The need for transformation in the palm supply chain

The palm supply chain is complex, ranging from large scale producers like ourselves to family farms and independent mills. Across the sector, uptake of sustainable practices is mixed.

GAR works with thousands of suppliers in our palm supply chain. To operate responsibly, we must ensure our third-party suppliers are implementing sustainable production practices as well.

The first step in bringing about this supply chain transformation is proactively tracing our suppliers and their sources. After which, GAR engages them continuously in improving their No Deforestation, Peat and Exploitation (NDPE) practices. We also work with NGOs and agtech companies to achieve a fully transparent and responsible supply chain.

GAR’s transformative efforts also minimise disruptions and risks to our supply chain. This is key to create a palm oil industry that is responsible as well as resilient, to weather turbulent times.

supply chain

Achieving progressive traceability

supply chain

Traceability is a key metric of our supply chain transformation efforts. It means being able to track our end products back to their origin. GAR is committed to a fully traceable and transparent supply chain. We want to know where the Fresh Fruit Bunches
(FFBs) are sourced from, and whether the oil is produced in a sustainable manner. With full traceability, GAR can guarantee the origin of the raw materials used in our palm-derived products, for our customers and end-consumers.

Traceability is a strong commercial driver as well. Customers are increasingly discerning and want to know the origin of their raw materials. To secure traceable volumes, customers may be willing to pay a higher price, commit to large purchases or longer term contracts.

Traceability to the plantation

As of end 2015, GAR achieved and continues to maintain full Traceability to the Mill (TTM). Currently, GAR is working towards full Traceability to the Plantation (TTP).

GAR-owned mills achieved 100 percent TTP at end 2017, and we are working closely with our third-party supplier mills to achieve the same result. As of end 2020, GAR has achieved 90 percent full TTP for our palm supply chain.

supply chain

Helping our suppliers achieve TTP

A mill achieves TTP when they meet the following criteria:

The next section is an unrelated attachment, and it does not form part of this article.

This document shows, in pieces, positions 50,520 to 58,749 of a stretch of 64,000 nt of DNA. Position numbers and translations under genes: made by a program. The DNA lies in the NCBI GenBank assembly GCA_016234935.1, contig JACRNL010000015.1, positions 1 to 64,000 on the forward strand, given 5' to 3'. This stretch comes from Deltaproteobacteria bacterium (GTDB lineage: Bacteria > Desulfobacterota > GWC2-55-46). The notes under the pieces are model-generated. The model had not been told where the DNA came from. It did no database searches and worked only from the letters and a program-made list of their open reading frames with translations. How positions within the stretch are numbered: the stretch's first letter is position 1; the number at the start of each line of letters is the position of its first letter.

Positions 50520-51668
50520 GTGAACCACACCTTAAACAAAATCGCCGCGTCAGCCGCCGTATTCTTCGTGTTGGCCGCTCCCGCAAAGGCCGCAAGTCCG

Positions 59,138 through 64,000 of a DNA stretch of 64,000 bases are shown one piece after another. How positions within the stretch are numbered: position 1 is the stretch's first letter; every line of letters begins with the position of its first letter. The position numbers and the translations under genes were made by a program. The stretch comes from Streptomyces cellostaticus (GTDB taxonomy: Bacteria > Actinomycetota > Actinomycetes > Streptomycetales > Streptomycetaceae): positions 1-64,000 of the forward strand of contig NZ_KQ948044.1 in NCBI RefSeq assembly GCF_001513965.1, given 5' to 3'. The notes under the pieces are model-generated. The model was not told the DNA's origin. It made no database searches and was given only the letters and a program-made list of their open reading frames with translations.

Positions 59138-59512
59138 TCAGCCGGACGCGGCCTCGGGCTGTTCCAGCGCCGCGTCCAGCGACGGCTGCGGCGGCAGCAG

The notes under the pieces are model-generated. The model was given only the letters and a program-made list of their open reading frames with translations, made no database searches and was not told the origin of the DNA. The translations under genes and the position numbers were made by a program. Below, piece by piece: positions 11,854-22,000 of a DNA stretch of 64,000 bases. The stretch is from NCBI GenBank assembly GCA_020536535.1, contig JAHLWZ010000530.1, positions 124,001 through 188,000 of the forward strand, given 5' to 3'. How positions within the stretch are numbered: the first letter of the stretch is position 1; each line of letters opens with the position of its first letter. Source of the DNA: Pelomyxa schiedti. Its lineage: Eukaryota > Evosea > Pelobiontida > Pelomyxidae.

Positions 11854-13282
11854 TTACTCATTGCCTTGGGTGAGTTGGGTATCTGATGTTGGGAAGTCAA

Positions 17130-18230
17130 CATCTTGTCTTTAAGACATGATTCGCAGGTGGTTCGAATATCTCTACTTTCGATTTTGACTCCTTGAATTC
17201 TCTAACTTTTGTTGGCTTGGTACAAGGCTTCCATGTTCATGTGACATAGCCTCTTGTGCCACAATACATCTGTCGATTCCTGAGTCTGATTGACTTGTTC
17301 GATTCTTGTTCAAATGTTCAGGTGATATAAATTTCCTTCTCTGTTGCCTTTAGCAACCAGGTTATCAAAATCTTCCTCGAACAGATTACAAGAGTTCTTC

1
Can identify all sources of FFB

They must know which plantations the fruit they receive and process come from. This includes having relevant information such as exact location and details of ownership.

2
Have standard operating procedures to document the movement of FFB

They must have processes in place to document movement of the fruit from plantation to their mill. This includes chain of custody documents when the FFB ownership changes hands from farmers to any intermediaries before entering the mill’s weighbridge.

Undertaking traceability to plantation can be daunting for suppliers. A mill sourcing mostly from external plantations and independent farmers will have to put in more effort than an integrated mill buying only from its own/affiliated estates. There are also mills who deal with intermediaries/FFB agents who accumulate FFB from many independent farmers.

We work with our suppliers to devise practical action plans to achieve traceability to plantation based on their sourcing. Including independent farmers and other intermediaries involved in FFB trade is an essential part of this process.

Ksatria Sawit programme

Ksatria Sawit programme

GAR launched the Ksatria Sawit (Palm Oil Warrior) programme in 2019 to help accelerate the traceability process in its final stretch. The programme covers Aceh, North/South Sumatra and Riau where many of our supplier mills are buying from smallholders and agents.

At the end of 2020, 87,000 smallholders registered under the TTP Ksatria Sawit programme.

Ksatria Sawit programme
Read more about our work in supply chain transformation